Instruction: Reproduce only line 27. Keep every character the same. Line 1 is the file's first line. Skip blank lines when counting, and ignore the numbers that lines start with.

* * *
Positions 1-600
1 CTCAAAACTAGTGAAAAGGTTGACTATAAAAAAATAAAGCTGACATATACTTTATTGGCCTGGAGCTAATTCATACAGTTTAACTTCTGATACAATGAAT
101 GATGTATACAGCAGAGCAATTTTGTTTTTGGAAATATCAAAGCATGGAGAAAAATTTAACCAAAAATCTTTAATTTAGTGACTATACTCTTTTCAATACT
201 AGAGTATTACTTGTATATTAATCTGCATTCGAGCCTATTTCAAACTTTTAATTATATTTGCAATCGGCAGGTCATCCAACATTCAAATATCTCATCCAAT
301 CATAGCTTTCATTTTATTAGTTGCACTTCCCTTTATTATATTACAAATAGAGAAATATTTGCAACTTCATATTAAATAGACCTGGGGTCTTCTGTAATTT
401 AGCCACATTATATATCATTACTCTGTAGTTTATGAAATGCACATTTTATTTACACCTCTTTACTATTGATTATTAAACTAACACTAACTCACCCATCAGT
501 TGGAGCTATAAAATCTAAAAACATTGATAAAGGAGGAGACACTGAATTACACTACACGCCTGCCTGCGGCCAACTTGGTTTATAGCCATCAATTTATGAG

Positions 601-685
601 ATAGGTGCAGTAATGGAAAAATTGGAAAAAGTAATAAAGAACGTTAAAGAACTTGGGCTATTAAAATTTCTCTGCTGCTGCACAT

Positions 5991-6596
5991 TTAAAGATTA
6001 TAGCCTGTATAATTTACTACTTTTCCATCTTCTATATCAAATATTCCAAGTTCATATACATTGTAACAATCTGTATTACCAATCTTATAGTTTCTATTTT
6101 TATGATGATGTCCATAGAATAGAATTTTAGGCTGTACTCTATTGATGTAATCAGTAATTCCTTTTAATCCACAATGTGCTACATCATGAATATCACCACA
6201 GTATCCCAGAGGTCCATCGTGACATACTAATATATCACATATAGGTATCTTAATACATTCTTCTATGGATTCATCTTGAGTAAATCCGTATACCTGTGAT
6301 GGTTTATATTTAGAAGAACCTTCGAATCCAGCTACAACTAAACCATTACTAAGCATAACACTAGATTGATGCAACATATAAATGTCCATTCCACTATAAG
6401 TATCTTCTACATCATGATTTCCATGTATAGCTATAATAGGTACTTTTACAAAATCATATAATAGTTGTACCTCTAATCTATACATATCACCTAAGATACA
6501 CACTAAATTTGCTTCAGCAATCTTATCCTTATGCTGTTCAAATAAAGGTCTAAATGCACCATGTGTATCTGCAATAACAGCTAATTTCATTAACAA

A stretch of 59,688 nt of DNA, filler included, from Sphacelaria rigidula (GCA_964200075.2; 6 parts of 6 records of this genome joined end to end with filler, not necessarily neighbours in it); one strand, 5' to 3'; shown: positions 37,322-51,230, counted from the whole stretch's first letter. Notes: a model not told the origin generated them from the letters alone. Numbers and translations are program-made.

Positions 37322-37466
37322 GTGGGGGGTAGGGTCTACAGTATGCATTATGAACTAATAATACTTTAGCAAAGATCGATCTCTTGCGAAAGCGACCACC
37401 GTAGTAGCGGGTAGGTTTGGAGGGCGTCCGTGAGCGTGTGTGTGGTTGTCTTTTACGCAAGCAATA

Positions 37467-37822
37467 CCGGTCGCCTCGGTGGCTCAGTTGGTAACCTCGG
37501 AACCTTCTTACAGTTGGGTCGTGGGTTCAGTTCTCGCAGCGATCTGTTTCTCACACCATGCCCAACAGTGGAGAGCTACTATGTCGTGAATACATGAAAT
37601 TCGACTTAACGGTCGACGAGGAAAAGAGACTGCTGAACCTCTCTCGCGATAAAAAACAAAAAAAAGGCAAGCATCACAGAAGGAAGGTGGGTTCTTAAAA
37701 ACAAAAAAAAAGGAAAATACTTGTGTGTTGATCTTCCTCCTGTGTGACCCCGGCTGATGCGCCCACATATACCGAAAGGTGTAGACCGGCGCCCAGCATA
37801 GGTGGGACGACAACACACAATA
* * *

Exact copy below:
37801 GGTGGGACGACAACACACAATA